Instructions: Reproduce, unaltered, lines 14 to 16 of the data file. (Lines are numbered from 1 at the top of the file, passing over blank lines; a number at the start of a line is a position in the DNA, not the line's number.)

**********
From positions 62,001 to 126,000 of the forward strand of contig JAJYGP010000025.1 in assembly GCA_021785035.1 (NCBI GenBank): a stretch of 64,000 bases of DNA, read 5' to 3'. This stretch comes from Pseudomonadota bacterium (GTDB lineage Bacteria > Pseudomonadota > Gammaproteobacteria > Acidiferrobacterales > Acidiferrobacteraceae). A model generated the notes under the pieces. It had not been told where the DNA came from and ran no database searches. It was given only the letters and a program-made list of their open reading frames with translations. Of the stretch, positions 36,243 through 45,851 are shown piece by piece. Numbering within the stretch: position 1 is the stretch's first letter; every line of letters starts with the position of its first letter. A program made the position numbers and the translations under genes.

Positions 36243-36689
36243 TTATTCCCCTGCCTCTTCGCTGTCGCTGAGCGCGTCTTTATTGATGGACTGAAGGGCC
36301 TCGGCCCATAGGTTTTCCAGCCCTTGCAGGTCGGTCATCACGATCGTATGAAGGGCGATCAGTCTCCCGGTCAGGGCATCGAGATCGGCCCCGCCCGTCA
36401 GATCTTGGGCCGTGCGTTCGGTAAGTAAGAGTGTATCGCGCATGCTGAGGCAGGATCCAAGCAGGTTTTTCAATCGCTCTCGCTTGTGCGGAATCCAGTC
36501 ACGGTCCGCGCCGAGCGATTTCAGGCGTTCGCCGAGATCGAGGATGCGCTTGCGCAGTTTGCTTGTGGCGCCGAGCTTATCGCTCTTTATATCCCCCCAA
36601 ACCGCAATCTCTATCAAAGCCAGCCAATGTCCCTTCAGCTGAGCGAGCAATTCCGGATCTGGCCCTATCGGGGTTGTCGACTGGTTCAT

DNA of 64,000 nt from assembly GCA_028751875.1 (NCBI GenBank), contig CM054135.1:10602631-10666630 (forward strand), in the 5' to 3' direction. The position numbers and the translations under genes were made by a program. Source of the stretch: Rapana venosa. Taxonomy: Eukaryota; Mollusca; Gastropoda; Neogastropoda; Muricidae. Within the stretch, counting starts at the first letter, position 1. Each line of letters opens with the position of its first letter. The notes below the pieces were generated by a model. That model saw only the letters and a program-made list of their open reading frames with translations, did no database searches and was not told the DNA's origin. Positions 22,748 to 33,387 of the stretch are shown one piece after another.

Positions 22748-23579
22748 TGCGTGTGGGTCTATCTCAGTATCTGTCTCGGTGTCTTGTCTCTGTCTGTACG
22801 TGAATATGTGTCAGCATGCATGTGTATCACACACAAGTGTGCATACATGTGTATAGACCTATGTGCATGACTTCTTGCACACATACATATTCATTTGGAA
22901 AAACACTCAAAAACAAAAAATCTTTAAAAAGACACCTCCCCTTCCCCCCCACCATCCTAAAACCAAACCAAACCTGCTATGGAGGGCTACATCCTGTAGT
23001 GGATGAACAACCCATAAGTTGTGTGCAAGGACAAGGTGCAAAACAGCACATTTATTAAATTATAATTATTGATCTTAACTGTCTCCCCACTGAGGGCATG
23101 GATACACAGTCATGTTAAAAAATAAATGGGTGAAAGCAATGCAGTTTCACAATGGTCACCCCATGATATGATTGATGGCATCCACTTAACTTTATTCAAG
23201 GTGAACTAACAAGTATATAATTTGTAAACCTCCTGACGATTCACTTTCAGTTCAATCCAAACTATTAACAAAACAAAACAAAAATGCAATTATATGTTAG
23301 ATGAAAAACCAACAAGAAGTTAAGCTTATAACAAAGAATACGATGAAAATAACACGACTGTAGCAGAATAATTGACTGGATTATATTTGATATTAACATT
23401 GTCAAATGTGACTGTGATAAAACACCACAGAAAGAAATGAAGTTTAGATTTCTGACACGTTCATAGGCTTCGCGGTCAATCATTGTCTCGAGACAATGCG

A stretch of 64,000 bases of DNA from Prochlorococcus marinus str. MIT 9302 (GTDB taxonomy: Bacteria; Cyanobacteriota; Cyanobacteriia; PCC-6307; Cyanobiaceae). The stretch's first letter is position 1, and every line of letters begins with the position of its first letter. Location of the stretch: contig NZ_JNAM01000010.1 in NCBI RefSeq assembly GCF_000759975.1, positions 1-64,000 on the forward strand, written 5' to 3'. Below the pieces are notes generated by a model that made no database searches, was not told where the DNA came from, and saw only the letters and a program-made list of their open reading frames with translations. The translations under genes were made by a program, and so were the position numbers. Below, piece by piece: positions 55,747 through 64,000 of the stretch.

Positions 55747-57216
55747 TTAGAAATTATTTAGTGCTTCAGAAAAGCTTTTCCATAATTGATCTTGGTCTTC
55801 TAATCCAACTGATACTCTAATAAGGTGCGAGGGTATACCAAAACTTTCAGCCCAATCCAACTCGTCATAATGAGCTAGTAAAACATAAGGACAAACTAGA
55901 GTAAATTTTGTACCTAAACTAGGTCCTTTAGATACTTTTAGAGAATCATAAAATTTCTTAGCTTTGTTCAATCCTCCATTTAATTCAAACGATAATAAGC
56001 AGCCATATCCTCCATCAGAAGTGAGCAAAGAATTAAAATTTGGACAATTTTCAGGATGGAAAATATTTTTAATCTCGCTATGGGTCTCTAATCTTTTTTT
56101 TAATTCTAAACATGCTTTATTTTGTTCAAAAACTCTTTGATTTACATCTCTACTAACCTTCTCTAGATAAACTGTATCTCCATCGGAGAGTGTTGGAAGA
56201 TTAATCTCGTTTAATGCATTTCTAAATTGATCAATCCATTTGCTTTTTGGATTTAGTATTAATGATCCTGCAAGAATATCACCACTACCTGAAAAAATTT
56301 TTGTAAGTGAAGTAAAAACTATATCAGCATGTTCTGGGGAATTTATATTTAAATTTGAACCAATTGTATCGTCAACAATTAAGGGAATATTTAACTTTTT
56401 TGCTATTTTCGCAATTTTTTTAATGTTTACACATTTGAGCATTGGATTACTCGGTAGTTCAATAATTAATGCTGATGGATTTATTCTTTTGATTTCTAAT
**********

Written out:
23101 GATACACAGTCATGTTAAAAAATAAATGGGTGAAAGCAATGCAGTTTCACAATGGTCACCCCATGATATGATTGATGGCATCCACTTAACTTTATTCAAG
23201 GTGAACTAACAAGTATATAATTTGTAAACCTCCTGACGATTCACTTTCAGTTCAATCCAAACTATTAACAAAACAAAACAAAAATGCAATTATATGTTAG
23301 ATGAAAAACCAACAAGAAGTTAAGCTTATAACAAAGAATACGATGAAAATAACACGACTGTAGCAGAATAATTGACTGGATTATATTTGATATTAACATT